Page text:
Kiwi fruit facts reveal that kiwifruits contain another important substance, which is especially important during pregnancy. It is called folic acid and it is needed to prevent neural tube defects in babies, as well as facilitate brain and cognitive development in children. Many pregnant women take folic acid as a supplement during their pregnancy, but kiwi fruit facts show that eating enough kiwifruits could probably be just as efficient in providing the body with all the folic acid it needs to guarantee healthy baby development.
When People Say Kiwi, They Don’t Always Mean the Fruit
What is the first thing you think of when you hear the world kiwi? If it is the greenish-brown fruit of outstanding taste, you are definitely not alone – but there are many others who first think of other things. For example, in New Zealand, one of the first countries that knew and loved the kiwi fruit, the word kiwi does not usually refer to the fruit, but to either the kiwi bird, a small flightless bird, or to the people of New Zealand, who are also called kiwis. Want to know who got their name first? Kiwi fruit facts reveal that the fruit was named after the bird, mainly because their appearance is quite similar – both of them are small, furry and brown-green in color!
Some People Are Allergic to Kiwis
Kiwi fruit facts reveal that some people are allergic to kiwis and therefore cannot enjoy their amazing taste. The main substance to blame for this is actinidin, which is a known allergen for some people, but kiwi fruits also contain calcium oxalate crystals in the form of raphides, which can also cause allergic reactions.
And how do kiwi fruit allergies present? The main symptoms of kiwi fruit allergies include a tingling, sore mouth and throat, sweating, swelling of the lips, tongue and face, vomiting, belly pain, heartburn, and, in some extreme cases, also breathing problems, wheezing and even collapse. For most people who suffer from kiwi-related allergies, however, symptoms do not go any further than a slight sore mouth and unpleasant itchiness, but in young children, some more severe symptoms can appear.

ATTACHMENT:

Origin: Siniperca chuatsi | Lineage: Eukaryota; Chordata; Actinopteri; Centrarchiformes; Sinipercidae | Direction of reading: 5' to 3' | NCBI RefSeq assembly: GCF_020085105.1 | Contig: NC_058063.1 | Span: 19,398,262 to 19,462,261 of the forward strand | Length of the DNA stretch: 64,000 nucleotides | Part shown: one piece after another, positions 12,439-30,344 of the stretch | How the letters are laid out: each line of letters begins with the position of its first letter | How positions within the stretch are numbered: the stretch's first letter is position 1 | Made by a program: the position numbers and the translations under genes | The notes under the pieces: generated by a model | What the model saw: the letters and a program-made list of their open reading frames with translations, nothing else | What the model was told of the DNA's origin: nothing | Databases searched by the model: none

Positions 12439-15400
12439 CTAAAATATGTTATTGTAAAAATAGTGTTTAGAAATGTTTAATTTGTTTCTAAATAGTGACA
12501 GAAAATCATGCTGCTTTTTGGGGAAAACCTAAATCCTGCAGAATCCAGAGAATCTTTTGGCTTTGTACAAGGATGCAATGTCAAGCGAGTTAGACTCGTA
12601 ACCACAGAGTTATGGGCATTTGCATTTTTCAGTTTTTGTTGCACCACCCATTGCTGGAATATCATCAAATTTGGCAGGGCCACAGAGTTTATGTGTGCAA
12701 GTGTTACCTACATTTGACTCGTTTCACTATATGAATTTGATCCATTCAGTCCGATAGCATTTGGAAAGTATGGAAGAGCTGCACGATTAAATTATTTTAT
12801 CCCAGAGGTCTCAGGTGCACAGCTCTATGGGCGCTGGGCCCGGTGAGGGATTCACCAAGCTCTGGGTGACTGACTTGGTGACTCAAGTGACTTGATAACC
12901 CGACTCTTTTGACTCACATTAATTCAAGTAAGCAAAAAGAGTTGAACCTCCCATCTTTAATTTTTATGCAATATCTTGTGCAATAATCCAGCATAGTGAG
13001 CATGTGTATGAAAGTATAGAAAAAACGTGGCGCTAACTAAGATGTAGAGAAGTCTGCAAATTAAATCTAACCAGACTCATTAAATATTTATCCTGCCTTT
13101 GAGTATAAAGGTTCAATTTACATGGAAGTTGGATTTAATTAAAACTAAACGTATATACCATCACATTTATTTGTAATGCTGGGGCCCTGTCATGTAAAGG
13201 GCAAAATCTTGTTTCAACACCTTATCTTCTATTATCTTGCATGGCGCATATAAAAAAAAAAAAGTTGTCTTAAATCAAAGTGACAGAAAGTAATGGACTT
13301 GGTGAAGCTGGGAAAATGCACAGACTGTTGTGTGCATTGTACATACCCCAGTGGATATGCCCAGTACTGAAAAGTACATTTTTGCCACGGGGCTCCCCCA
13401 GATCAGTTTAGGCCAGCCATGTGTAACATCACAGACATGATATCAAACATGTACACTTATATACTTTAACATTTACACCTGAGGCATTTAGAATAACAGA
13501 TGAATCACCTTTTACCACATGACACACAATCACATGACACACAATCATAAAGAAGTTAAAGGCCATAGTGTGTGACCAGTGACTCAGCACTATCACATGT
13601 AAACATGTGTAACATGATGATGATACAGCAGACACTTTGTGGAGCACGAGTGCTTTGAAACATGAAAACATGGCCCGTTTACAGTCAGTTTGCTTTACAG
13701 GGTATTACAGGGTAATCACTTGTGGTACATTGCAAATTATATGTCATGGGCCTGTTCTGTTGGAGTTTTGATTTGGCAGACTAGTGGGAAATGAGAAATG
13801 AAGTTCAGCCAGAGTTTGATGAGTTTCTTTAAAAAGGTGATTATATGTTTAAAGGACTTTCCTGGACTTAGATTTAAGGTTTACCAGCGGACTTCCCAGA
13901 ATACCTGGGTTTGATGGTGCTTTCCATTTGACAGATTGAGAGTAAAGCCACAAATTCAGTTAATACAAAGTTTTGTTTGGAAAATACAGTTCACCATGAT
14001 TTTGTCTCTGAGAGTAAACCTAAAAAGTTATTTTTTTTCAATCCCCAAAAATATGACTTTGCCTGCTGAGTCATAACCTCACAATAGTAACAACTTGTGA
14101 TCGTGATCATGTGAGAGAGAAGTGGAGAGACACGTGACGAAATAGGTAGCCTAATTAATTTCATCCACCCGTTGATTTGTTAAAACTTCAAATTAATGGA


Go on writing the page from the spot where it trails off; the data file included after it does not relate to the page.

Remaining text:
If You Are Allergic to Latex, You Are Probably Allergic to Kiwi as Well
We already know that kiwi fruits can cause allergies; however, kiwi fruit facts reveal another, even more surprising fact – people who are allergic to kiwi fruits are also likely to be allergic to latex. This phenomenon is called the latex-fruit allergy syndrome and it is probably one of the most fascinating syndromes in the world of medicine.
It’s not just kiwis though; people who are allergic to bananas, papayas, pineapples and avocados are usually allergic to latex too. This is due to kiwis (along with the other listed types of fruit) containing certain enzyme substances which cause allergies. Ripening the fruit with ethylene gas, which is often done nowadays to speed up the ripening process, increases the levels of these substances and thus raises the possibility of an allergic reaction. The good news is that organic kiwis, which are not treated with this gas, contain fewer allergy-causing compounds. If you cannot get your hands on organic kiwis, all is not lost – cooking will also deactivate the allergy-causing enzymes…